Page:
Sound Waves and Ocean Waves

Melodie Brewer
Type Category
Instructional Materials
Lesson/Lesson Plan
This resource, vetted by NSTA curators, is provided to teachers along with suggested modifications to make it more in line with the vision of the NGSS. While not considered to be "fully aligned," the resources and expert recommendations provide teachers with concrete examples and expert guidance using the EQuIP rubric to adapted existing resources. Read more here.



This lesson connects life science with physical science.  The life science aspect is investigating how animals communicate, while the physical science focuses on how sound waves travel underwater.  Students will use a video of whale songs to start the inquiry learning process.  From that point students will use a KWL chart to record their initial, and developed understanding.  The KWL charts focuses on what students know about sound.  A PBS video is then used to build interest and enhance initial knowledge. The next step in the lesson is a sound activity that is completed together in a large group format. Students will use slinkys to model and observe waves.  In the More Resources portion of the lesson students can also use PHeT simulations to develop deeper knowledge of waves and their interactions.  Pairs of students then complete math problems to understand how waves move through water.  The lesson is assessed by having students update their KWL chart to reflect their knowledge growth.

Intended Audience

Educational Level
  • Middle School
Access Restrictions

Free access - The right to view and/or download material without financial, registration, or excessive advertising barriers.

Performance Expectations

MS-PS4-2 Develop and use a model to describe that waves are reflected, absorbed, or transmitted through various materials.

Clarification Statement: Emphasis is on both light and mechanical waves. Examples of models could include drawings, simulations, and written descriptions.

Assessment Boundary: Assessment is limited to qualitative applications pertaining to light and mechanical waves.

This resource appears to be designed to build towards this performance expectation, though the resource developer has not explicitly stated so.

Comments about Including the Performance Expectation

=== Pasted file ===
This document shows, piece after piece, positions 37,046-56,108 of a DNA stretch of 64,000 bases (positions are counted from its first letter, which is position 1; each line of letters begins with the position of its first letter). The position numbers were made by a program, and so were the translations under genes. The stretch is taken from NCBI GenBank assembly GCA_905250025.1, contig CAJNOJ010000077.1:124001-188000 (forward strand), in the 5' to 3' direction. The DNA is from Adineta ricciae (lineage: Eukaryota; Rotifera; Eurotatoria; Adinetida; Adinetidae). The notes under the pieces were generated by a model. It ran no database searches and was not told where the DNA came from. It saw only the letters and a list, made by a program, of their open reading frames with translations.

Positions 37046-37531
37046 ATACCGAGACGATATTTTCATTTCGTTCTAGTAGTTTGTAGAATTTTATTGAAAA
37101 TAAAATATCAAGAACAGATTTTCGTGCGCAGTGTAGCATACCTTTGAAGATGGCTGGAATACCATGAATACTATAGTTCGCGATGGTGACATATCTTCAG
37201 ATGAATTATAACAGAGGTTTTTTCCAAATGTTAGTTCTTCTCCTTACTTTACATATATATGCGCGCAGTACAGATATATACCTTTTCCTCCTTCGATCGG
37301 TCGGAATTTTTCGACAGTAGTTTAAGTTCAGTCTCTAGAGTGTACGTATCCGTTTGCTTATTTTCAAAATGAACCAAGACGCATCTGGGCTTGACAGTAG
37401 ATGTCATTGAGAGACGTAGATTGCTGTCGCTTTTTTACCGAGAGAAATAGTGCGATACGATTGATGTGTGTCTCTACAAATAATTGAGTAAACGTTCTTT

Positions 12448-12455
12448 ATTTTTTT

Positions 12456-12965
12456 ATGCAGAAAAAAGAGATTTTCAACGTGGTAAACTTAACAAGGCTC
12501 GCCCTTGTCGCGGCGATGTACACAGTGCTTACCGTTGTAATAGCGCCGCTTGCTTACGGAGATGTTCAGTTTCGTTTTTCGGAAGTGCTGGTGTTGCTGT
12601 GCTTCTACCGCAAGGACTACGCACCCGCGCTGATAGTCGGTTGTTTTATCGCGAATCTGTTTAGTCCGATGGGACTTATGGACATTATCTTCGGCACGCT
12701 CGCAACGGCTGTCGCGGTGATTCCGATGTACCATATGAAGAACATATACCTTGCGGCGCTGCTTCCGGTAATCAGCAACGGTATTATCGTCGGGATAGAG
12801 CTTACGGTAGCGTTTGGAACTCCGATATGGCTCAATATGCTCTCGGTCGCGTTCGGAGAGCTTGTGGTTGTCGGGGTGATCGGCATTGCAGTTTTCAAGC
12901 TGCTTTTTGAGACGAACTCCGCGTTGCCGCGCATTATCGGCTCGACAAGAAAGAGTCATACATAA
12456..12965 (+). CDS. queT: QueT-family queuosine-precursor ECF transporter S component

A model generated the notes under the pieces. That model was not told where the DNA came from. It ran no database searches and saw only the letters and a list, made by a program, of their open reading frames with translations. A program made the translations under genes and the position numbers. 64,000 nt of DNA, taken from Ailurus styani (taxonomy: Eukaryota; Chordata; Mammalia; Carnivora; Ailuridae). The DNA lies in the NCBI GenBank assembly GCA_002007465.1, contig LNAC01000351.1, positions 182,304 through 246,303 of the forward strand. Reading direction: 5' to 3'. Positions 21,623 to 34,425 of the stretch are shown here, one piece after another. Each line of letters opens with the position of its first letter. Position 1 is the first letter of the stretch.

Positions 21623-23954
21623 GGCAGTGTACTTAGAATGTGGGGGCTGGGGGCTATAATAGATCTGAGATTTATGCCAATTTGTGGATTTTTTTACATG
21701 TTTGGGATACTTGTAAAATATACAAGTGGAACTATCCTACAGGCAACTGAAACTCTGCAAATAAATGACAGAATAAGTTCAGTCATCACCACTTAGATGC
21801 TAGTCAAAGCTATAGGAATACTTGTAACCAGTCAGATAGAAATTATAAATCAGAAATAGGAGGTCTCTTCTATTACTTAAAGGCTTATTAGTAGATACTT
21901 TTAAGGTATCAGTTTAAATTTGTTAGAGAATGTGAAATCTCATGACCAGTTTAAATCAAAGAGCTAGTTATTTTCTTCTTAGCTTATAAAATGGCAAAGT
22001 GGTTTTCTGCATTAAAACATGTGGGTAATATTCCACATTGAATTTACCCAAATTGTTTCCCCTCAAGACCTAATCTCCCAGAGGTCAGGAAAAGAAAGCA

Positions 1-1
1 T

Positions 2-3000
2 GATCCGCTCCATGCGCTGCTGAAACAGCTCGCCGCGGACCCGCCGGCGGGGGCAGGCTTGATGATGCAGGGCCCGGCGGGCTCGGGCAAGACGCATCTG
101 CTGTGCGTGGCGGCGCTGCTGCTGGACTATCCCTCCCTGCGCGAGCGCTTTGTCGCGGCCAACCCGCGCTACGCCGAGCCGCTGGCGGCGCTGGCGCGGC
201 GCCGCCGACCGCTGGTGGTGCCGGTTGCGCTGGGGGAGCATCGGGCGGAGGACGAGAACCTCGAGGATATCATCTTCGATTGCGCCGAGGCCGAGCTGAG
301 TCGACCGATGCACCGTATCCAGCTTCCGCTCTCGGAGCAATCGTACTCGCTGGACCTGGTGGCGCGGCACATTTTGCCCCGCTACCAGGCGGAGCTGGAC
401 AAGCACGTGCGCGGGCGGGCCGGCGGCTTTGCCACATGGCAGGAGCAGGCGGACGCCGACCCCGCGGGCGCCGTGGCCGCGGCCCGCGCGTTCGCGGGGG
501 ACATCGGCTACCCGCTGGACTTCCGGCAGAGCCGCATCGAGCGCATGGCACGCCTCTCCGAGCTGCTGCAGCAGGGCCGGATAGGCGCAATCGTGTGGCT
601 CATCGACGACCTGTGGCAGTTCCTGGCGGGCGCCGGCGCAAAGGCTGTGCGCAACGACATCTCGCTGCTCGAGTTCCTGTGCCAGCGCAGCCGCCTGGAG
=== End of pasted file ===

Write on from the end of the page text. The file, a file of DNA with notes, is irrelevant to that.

Students use a model, the slinky, to describe how waves are transmitted through materials such as water. However, there is little development of the process from the student perspective. A suggestion is to have students draw a model of how waves move on their KWL chart at the start of the lesson. In the activity, compression waves are made using the slinky. Students actively create this type of wave and analyze its parts. An extension would be to also have students make transverse waves by moving the slinky back and forth. This would give students more information to add to the KWL chart, and allow for a discussion on the two types of waves. The compression wave model could be revised as the students work through the various stages of the lesson. This would make the explicitness of the PE more direct.

Science and Engineering Practices

This resource is explicitly designed to build towards this science and engineering practice.

Comments about Including the Science and Engineering Practice
This practice can be utilized at different points of the lesson. In the initial KWL phase students will use their background knowledge as a base of understanding. As the students continue through the investigation using the slinky, students are able to create compression waves that will be used to describe the phenomena of how sound travels through water. The students questions on page 4 of the “Sound Activity” resource allows students the opportunity to use their slinky wave to understand how waves move under the water, which helps to meet the goals of the activity. As previously suggested in the Performance Expectation tips, if students were also to use the slinky to make longitudinal waves, better comparisons could be made as to how waves travel, not only through water, but also other media. The background for this is established for the teacher in the “Helpful Vocabulary” on p. 2 of the Sound Activity. Transverse waves, wavelength, and frequency are established in this portion of the pre-activity guide for the teacher. Comparing the two types of waves and adding that information, with drawn models, would assist in student understanding of the phenomena. An additional extension could be developed and modeled in the classroom by experimenting with sound and/or light underwater. Placing a light, or laser, on the outside of an aquarium, and/or playing music in a sealed container in the aquarium, could lead to some interesting data collection.